Vacation News & Corrected Christmas Book Cover

My wife and I just returned from a very relaxing vacation at our daughter’s rental house in Frisco, N.C. The house is called Sounds Frisky. rented through Surf or Sound Realty. It is the last house on the last street in Frisco before crossing the road along Sandy Bay on NC 12 headed toward Hatteras Village. Above are two views from the 3rd floor deck. The first view sweeps from the view south toward the Atlantic Ocean and runs 180 degrees toward the northward view across Pamlico Sound. Sandy Bay and Hatteras village are straight ahead from the right center. The second view is from the back deck (with a 90 degree turn, showing more of Pamlico Sound starting the with private beach (and private dock) behind the house toward Buxton (site of Hatteras Light) and Avon.

Upon our return I discovered an error in the cover of Christmas: The Nativity of Our Lord in Scripture, Art & Christian Tradition, the newest publication of the AIC Bookstore. The correct cover was used earlier in this blog but the first potential cover, a stained glass window by F. X. Zettler in Stockholm, Sweden, was used in the first edition. The actual cover is a much bigger window, at a location not disclosed by the photographer, showing many more scenes of the Nativity. I have corrected the book, which should be available again in the next couple of days. Apologies for the error.

Finally, I’ve been working on the first homilies in the new series focused on the Psalm reading appointed for Morning Prayer. I hope that I can find an example of historic art to be posted on this blog annoucing each Podcast.

As always, thank you for your interest and support.

New Podcast Homilies for Church Year 2022-2023

A new Church Year begins on First Sunday in Advent, which is always the Sunday closest to Nov. 30th, the Feast of St. Andrew. With the start of the new Church Year, I will introduce a new series of Podcast Homilies for Morning Prayer. Since each of the existing Podcast Homilies on this site includes references to the appointed Epistle or “For the Epistle” reading, these new homilies will be focused on themes found in the appointed Psalm reading for the day in the 1928 Book of Common Prayer. In this new series I will explore both the theological and historical importance of each set of Psalm verses, especially looking for verses traditionally considered as evidence of Christ in the Psalms.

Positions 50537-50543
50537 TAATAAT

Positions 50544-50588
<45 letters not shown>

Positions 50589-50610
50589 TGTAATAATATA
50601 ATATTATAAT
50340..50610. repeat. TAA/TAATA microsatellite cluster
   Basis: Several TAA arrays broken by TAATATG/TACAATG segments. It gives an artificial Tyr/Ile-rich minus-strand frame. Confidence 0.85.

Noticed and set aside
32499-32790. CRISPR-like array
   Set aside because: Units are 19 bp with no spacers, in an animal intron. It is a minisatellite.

These new Podcast Homilies will be produced beginning in early November, but will only appear in conjunction with the appropriate Sunday. My plan is to stay about four weeks ahead of the calendar. Where possible, the homilies will include art work from the many English Psalters of the period around the 10th to the 15th C. This rich treasure of Christian art is rarely seen in the 21st C. Their appearance is made possible by the digitization of the collections of major libraries in England, the United States and continental Europe. I will use illumnations from several of these Psalters in the upcoming AIC Bookstore Publication, Easter: The Resurrection of Our Lord in Scripture, Art & Christian Tradition.

As always, thank you for your interest and support of this online ministry. Glory be to God for all things! Amen!